On Brick Lane.

At Club Row.

Comings and goings at the corner of Brick Lane.

At the time of the miners’ strike.

Boy with a typewriter on Cheshire St

Taking down the stalls on Brick Lane.

On Sclater St

In Cheshire St.

Photographs copyright © Colin O’Brien

More photographs by Colin O’Brien

Colin O’Brien, Photographer

Travellers’ Children in London Fields

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12 Responses leave one →
  1. Jill permalink
    June 19, 2011

    Clothes and perms aside, these could have been images from much earlier than the 1980s. I can remember being driven into London through the East End (from Essex) in the 1970s and still seeing pockets of post-war bomb damage, which was quite shocking for a child living in a modern house in middle class comfort.

    Thanks for these moving images. Black and white says so much more than colour.

  2. June 19, 2011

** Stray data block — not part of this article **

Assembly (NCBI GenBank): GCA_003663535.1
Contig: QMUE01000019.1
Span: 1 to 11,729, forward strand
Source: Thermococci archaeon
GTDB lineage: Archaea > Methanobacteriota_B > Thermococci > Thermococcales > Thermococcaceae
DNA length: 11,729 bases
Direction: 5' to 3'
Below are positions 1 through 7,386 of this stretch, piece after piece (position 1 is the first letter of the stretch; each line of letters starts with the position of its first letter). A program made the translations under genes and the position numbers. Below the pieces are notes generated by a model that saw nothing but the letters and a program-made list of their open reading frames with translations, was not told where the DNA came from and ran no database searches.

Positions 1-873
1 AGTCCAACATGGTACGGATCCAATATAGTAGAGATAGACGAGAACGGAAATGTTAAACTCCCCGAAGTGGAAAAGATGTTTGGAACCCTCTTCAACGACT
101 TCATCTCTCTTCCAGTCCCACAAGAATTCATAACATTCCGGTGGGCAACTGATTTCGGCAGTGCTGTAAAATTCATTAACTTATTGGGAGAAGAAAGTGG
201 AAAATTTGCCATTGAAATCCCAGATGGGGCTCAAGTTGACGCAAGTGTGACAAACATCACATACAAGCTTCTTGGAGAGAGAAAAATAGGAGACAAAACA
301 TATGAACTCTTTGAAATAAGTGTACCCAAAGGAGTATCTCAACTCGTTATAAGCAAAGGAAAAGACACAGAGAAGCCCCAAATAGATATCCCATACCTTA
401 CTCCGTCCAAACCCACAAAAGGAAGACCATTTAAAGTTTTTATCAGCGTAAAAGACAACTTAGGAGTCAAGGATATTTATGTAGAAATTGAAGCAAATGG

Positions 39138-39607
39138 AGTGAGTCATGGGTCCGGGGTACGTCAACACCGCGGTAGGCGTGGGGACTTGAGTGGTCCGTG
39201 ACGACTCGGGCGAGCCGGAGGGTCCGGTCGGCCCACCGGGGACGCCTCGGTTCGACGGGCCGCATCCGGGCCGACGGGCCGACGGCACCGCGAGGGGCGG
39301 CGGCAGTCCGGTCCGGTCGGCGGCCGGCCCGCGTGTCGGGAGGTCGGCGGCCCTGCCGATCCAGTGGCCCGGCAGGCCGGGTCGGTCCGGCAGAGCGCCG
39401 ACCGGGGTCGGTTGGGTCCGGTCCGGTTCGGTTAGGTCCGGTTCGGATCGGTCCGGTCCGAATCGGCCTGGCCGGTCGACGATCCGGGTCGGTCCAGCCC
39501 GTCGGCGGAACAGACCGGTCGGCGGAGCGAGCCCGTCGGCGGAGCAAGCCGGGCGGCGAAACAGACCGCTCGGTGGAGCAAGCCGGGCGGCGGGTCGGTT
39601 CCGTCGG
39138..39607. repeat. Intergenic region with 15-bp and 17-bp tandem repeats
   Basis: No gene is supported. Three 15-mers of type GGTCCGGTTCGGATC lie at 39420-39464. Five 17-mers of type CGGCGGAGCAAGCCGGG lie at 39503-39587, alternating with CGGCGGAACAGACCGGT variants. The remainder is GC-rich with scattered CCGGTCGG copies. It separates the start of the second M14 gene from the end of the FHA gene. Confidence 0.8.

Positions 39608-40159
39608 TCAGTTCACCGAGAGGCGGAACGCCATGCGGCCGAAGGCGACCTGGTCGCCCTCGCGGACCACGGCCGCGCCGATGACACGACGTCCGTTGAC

Incredible and very moving pictures – I lived near there for some years, but was always more familiar the 19th century than with recent history. These are wonderful and insightful.

  3. June 20, 2011

    The second to last photo is very moving, such a hopeless scene.

  4. June 20, 2011

    Thanks for these pictures. I moved into the area just as it started to get gentrified but I’d never seen it in such light before.

  5. Richard permalink
    June 20, 2011

    These photos bring the song ” Streets of London” by Ralph McTell to mind and remind me of the nights when I used to help with a soup kitchen that stopped on the corner of Brick lane. We met many people who were homeless and seemed to have lost hope but there was an old lady, with her bags of clothes, who used to come by to chat. She did not always take any food from us but loved to chat with us. She was called Ethel and was one of a few that made you realise that giving up is not an option. Wonderful photos that bring back strong memories.